UWE BoxED at Bailey’s Court Primary School

image4-FEATDuring late April and May children in year 5 at Bailey’s Court Primary School have been involved in a science project with the BoxED team from the University of the West of England, Bristol (UWE), Drs Jon Winfield and Debbie Lewis on Microbial Fuel cells – an alternative way to produce ‘green’ energy from bacteria.

Pupils were tasked with finding bacteria in the playground capable of producing electricity and they did just that!

To begin with they had to build the bacteria a home, called a microbial fuel cell.  Within the fuel cell, bacteria were well nourished by the children over the course of the project and rewards for their effort they began to see electricity being produced.  Electricity is the waste product of the bacteria as they metabolise, or eat, the food the pupils gave them.

During the course of the project the pupils also had the opportunity to find how well (or not!) they wash their hands by using a special glow cream (which is invisible until a UV light is shown on it), do an experiment to see how easily ‘bacteria’ aka glow cream could spread from person to person and even grow their own bacteria from hands on special jelly called agar.  They began to appreciate that bacteria are all around us, some good, some bad but washing your hands well prevents bacteria spreading.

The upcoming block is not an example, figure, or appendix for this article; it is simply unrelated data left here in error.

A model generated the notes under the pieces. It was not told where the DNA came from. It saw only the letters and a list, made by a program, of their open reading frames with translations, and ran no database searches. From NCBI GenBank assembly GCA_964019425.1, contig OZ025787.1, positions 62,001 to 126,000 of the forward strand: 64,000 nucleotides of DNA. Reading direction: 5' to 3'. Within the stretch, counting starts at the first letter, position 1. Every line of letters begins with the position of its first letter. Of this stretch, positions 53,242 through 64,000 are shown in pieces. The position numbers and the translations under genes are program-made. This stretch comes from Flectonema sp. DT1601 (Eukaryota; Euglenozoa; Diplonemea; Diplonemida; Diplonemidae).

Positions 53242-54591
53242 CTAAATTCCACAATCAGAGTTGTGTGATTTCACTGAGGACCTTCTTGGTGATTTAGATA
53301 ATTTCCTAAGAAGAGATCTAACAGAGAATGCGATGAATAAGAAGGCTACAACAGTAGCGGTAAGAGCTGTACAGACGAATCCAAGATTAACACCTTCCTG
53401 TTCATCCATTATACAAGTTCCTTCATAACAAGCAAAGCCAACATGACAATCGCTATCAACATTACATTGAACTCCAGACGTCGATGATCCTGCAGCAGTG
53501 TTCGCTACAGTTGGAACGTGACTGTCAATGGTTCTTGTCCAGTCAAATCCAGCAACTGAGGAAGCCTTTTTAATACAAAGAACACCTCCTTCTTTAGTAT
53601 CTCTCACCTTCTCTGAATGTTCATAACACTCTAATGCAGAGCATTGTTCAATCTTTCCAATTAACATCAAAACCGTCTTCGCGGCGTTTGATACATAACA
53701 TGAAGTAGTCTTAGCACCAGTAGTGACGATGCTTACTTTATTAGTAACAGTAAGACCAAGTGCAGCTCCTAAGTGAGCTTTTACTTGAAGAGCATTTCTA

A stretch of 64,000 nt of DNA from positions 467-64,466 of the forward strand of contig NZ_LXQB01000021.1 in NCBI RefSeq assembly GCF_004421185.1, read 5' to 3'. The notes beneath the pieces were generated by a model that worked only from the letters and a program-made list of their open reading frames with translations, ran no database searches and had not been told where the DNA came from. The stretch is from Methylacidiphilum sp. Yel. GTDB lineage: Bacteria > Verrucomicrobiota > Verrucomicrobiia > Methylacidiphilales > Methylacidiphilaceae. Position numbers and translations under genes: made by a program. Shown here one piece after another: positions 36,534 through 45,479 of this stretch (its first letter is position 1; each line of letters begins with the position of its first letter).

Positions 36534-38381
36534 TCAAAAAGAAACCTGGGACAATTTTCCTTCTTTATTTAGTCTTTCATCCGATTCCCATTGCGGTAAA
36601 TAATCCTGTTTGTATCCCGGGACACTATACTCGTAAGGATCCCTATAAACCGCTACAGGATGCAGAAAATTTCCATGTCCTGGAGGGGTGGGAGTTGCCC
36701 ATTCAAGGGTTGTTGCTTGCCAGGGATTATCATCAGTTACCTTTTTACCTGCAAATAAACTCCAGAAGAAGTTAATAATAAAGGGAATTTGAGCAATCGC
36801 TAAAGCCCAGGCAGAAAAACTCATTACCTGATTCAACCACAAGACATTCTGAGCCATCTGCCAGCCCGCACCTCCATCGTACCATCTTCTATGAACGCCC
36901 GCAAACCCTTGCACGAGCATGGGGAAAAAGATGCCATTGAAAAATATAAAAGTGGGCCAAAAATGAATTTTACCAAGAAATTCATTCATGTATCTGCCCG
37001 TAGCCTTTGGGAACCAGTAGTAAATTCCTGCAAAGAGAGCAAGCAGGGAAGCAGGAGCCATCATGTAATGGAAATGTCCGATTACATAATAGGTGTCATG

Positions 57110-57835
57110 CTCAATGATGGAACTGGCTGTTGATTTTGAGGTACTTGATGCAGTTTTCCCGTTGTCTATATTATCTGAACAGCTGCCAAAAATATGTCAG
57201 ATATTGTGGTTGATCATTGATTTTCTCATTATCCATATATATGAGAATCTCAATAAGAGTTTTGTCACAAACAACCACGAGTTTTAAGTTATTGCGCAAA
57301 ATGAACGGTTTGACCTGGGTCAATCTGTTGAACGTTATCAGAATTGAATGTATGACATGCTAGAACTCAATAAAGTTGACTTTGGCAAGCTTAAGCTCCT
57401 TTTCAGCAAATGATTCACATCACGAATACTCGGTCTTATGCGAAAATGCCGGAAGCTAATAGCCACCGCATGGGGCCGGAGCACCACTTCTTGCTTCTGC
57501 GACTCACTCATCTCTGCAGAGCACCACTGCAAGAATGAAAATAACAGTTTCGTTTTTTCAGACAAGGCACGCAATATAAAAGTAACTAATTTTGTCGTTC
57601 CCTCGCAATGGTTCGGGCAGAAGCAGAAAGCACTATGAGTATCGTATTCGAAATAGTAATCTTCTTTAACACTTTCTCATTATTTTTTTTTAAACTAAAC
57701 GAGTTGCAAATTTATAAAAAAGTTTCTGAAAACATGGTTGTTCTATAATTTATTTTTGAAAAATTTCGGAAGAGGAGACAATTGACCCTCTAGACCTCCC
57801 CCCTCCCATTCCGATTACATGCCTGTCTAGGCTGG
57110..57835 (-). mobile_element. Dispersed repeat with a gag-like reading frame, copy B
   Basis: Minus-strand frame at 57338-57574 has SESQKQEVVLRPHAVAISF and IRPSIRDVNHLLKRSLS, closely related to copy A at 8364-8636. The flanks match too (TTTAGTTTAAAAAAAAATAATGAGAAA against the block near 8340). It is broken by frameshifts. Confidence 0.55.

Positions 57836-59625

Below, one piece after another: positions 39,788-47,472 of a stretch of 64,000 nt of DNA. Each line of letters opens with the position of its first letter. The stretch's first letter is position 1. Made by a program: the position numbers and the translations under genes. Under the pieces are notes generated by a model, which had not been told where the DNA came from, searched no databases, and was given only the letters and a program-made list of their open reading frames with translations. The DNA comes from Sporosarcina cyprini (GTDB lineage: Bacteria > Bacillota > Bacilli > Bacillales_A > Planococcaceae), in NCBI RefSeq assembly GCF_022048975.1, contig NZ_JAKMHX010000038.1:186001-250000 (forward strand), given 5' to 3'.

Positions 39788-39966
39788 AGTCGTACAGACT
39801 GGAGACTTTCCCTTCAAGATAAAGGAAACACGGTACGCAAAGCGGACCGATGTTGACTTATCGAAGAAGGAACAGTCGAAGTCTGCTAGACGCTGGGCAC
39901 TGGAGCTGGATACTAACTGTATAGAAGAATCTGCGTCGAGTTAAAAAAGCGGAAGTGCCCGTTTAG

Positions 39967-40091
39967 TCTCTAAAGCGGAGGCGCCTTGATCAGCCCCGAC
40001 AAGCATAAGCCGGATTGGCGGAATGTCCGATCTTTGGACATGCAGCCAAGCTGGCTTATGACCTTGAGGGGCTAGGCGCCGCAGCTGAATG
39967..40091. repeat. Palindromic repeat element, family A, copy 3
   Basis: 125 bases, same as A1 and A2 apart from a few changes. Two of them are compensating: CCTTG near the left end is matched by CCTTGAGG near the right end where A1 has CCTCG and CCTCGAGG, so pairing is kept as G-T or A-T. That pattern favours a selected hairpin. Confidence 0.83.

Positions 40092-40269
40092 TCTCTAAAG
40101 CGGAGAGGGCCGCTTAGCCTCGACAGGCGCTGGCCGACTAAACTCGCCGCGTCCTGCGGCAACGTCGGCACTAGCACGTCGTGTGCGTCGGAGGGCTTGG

image3-webBradley Stoke & Little Stoke Gifford Matters was delighted to be invited along to the final session at Bailey’s Court where the pupils became engineers, being challenged with building a wind turbine out of waste materials to produce as much energy as possible when powered by wind.  The pupils had to consider what was required to make the most effective fan – 2 blades or 4, plastic or cupboard, angled blades or flat.  Pupils learned that engineers need to build, test and then modify their designs to produce the best results.  The session closed with an opportunity to link all the teams’ microbial fuels cells together and show the pupils that combined they could power small electrical appliances, such as an LED and electronic thermometer!

This article was first printed in the June edition of Little Stoke Gifford Matters

Tags: , , , , , Back to news